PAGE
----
Customer Success: Sun Yat-Sen University

“Lumerical’s FDTD was the ideal tool to reach our research goals into metalens design quickly and with confidence. It offers unprecedented accuracy providing simulation results that closely matched measured results and with the performance needed for our optimization platform.”
Haowen Liang, Lead Investigator

Figure 1: The metalens developed at Sun Yat-Sen University (left) was developed by individually optimizing individual “nanobrick” elements (right) using Lumerical FDTD.

Research Summary

The State Key Laboratory of Optoelectronic Materials & Technology at Sun Yat-sen University set out to develop a metalens with ultra-high numerical aperture (NA) when front-immersed in oil, enabling subwavelength imaging with higher resolution. A novel hybrid optimization algorithm (HOA) was used to find optimal designs by iteratively simulating with FDTD to determine transmission rate and absorption and evaluating each candidate with a figure-of-merit focused on maximizing TE and TM transmission while minimizing the discrepancy between the simulated and target phase. Crystalline Silicon (c-Si) on sapphire was used as the target fabrication process rather than the typical TiO2 to further increase NA while remaining compatible with a standard CMOS process. The goal of the research was to develop a better metalens with a higher NA and to demonstrate that this could be achieved automatically via an optimization platform.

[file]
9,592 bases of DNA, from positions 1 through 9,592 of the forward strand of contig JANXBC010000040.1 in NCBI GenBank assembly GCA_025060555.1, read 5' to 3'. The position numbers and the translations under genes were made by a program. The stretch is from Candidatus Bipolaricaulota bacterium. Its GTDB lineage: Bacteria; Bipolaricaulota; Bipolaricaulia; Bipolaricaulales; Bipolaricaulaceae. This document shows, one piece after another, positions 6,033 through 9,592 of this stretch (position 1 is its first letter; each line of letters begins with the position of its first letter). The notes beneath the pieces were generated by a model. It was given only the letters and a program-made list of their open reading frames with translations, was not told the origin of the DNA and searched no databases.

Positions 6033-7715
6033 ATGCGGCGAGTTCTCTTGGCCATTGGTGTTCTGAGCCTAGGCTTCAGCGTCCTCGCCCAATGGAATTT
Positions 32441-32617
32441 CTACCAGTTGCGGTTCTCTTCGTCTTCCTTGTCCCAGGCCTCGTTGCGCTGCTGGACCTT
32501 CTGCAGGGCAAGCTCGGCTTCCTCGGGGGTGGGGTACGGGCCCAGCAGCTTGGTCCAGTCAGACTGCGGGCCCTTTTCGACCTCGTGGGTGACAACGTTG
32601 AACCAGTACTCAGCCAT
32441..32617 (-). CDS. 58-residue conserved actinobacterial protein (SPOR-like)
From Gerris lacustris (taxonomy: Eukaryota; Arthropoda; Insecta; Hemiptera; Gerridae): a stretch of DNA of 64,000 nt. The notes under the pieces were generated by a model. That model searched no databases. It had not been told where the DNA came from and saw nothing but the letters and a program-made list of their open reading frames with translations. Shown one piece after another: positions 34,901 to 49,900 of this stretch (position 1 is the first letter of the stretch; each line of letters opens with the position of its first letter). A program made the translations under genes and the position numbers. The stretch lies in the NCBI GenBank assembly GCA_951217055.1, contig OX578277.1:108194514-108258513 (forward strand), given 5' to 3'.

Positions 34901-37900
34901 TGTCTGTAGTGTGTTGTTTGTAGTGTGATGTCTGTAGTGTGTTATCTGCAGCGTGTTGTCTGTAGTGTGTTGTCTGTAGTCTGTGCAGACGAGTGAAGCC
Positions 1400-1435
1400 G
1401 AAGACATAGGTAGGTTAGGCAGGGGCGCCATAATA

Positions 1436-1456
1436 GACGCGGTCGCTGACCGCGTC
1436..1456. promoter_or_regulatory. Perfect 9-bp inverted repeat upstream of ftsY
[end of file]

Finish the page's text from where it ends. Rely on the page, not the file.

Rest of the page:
Figure 2: SEM image (left) and measured performance of the metalens developed at Sun Yat-Sen University (right). The experimental results agree well with the predictions from FDTD simulations.

After performing optimization using their HOA platform, the group at Sun Yat-sen manufactured their design via patterning in a negative resist by electron beam lithography (EBL) and etched by inductively coupled plasma (ICP). Figure 2 shows the fabricated metalens as shown by a scanning electron microscope (SEM). Also shown in Figure 2 is a comparison between the measured and simulated results of the normalized intensity distribution of the focal spot in air. As shown in this figure, the optimization solution based on Lumerical FDTD resulted in a metalens design with measurements that closely match simulation results in terms of focused spot size and efficiency.

The final metalens design achieved an NA of 0.98 in air, a bandwidth (FWHM) of 274nm and a focusing efficiency of 67% at a 532 nm wavelength. This result was close to the transmission performance possible with existing TiO2 metalenses; however, it was particularly exceptional when front immersed in oil. In this case, the optimized design was shown through experiments to achieve an ultra-high NA of 1.48. The authors of this research speculate that the level of NA they were able to achieve with the help of Lumerical FDTD has the potential to push the use of metasurfaces into application spaces such as high resolution, low-cost confocal microscopy and achromatic lenses.

The simulation approach for metalens design used by the Sun Yat-sen group is similar to one of the metalens examples provided in Lumerical’s application gallery, Zemax Interoperability – Metalens. We encourage designers with interest in metalens to download this example and take advantage of our 30-day trial license: Evaluate-for-free.

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